The Construction Monthly Metals Index (MMI) gained 2.6% for this month’s MMI reading.
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U.S. construction spending
U.S. construction spending in July checked in at a seasonally adjusted annual rate of $1,364.6 billion, the Census Bureau reported.
The July rate was up 0.1% from the previous month, when it reached $1,362.8 billion. However, the July figure marked a 0.1% decrease from the July 2019 estimate of $1,366.0 billion.
During the first seven months of 2020, construction spending totaled $792.6 billion, or up 4.0% year over year.
As for private construction, spending reached a seasonally adjusted annual rate of $1,013.5 billion, or up 0.6% from the previous month.
Within private construction, residential construction reached $546.6 billion in July, or up 2.1%. Nonresidential construction reached a seasonally adjusted annual rate of $466.9 billion in July, or down 1.0%.
Meanwhile, public construction spending reached an estimated seasonally adjusted annual rate of $351.1 billion, which marked a 1.3% decline. Educational construction fell 3.0% to $82.2 billion. Highway construction reached a seasonally adjusted annual rate of $99.0 billion, or down 3.1%.
ABI holds at 40.0
For another month, the Architecture Billings Index (ABI) held flat for a reading of 40.0.
The index, put out monthly by the American Institute of Architects, measures billings growth (any reading less than 50 indicates billings contraction).
“Inquiries into new projects continued to show just a modest decline, but more seriously, the value of new signed design contracts slipped from its June level,” the latest ABI report notes. “Unfortunately, with the continued resurgence in COVID-19 cases in many areas of the country, clients may be interested in starting new projects, but remain reluctant to sign on the dotted line.”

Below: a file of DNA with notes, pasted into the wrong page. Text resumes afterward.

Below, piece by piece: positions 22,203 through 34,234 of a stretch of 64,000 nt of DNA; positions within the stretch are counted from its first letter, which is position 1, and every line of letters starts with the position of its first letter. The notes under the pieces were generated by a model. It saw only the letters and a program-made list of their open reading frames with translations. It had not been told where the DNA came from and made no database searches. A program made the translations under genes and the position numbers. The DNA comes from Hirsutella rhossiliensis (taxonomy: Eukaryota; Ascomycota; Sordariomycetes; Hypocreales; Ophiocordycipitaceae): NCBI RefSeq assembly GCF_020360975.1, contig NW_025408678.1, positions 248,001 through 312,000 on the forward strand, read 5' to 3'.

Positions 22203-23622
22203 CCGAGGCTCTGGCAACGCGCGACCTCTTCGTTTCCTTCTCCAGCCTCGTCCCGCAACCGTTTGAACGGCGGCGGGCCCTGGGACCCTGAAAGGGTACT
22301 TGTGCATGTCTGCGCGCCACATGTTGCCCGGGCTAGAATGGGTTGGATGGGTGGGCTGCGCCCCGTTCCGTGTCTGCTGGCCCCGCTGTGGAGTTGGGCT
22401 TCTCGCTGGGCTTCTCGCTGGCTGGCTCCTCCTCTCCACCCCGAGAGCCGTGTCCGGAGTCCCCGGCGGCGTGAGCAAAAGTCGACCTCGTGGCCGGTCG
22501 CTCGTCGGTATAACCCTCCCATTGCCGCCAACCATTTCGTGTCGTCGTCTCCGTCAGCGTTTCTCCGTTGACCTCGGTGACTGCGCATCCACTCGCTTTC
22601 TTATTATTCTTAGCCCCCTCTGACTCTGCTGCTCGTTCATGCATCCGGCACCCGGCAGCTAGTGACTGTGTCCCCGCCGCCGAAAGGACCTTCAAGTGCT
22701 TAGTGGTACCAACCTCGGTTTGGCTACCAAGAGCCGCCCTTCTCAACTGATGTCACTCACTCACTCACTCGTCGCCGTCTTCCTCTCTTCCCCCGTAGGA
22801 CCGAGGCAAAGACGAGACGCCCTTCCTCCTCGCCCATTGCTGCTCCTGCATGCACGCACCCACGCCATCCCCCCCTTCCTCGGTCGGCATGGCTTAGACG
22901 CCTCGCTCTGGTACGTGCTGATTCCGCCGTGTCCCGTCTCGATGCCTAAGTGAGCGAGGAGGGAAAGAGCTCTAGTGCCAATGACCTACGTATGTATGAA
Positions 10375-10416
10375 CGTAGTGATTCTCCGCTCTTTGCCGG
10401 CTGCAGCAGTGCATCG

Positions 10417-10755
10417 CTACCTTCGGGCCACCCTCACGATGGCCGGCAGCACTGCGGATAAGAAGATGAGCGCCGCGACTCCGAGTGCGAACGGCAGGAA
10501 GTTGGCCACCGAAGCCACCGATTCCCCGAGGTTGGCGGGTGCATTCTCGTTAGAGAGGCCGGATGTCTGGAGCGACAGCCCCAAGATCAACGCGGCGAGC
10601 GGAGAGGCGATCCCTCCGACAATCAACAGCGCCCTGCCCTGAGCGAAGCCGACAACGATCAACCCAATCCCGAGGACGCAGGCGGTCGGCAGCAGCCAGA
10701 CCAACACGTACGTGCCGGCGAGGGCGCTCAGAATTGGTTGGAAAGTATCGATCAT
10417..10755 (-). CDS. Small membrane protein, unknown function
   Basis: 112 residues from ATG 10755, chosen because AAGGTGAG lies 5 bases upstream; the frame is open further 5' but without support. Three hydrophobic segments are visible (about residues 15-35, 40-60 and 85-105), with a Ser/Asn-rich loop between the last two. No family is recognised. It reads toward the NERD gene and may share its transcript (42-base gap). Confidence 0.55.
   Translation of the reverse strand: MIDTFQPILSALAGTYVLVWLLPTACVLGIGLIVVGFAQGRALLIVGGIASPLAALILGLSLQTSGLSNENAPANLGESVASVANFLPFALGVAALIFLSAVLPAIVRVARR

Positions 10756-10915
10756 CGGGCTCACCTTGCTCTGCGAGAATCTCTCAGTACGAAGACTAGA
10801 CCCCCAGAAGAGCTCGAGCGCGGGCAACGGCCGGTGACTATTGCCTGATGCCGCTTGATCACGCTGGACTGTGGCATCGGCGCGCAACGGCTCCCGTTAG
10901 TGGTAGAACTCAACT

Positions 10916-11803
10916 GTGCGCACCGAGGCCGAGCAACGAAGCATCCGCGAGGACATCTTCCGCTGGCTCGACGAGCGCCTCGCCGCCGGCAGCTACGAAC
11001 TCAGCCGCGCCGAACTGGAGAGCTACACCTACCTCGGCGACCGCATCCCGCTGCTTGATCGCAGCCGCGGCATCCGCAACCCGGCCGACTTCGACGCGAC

By region, the West posted the strongest reading, checking in at 40.9. Trailing the West were the South (40.7), the Midwest (40.1) and the Northeast 36.8).
This month’s ABI survey asked architecture firms about their experience with the federal Payroll Protection Program (PPP).
“Overall, 85% of responding firms reported that they applied for, and received, a PPP loan,” the report states. “Just 1% applied for a loan but did not receive one, while the remaining 14% did not apply for a loan at all. Firms with an institutional specialization were most likely to report receiving a PPP loan (89%), followed by firms with a commercial/industrial specialization (81%), and firms with a multifamily residential specialization (75%).”
Housing starts surge
In positive economic indicators, last month we noted U.S. housing starts in July jumped back up to pre-pandemic levels.
July starts reached a seasonally adjusted annual rate of 1.496 million units, according to data from the Census Bureau and the Department of Housing and Urban Development.
The July start rate marked a 22.6% increase from the previous month and a 23.4% increase year over year.
Actual metals prices and trends
The Chinese rebar price increased 3.5% month over month to $536.99 per metric ton as of Sept. 1. Chinese H-beam steel rose 0.7% to $535.53 per metric ton.
The U.S. shredded scrap steel price rose 4.2% to $248 per short ton.
The European commercial 1050 aluminum sheet price rose 5.4% to $2,582.27 per metric ton.
Stop obsessing about the actual forecasted steel price. It’s more important to spot the trend. See why.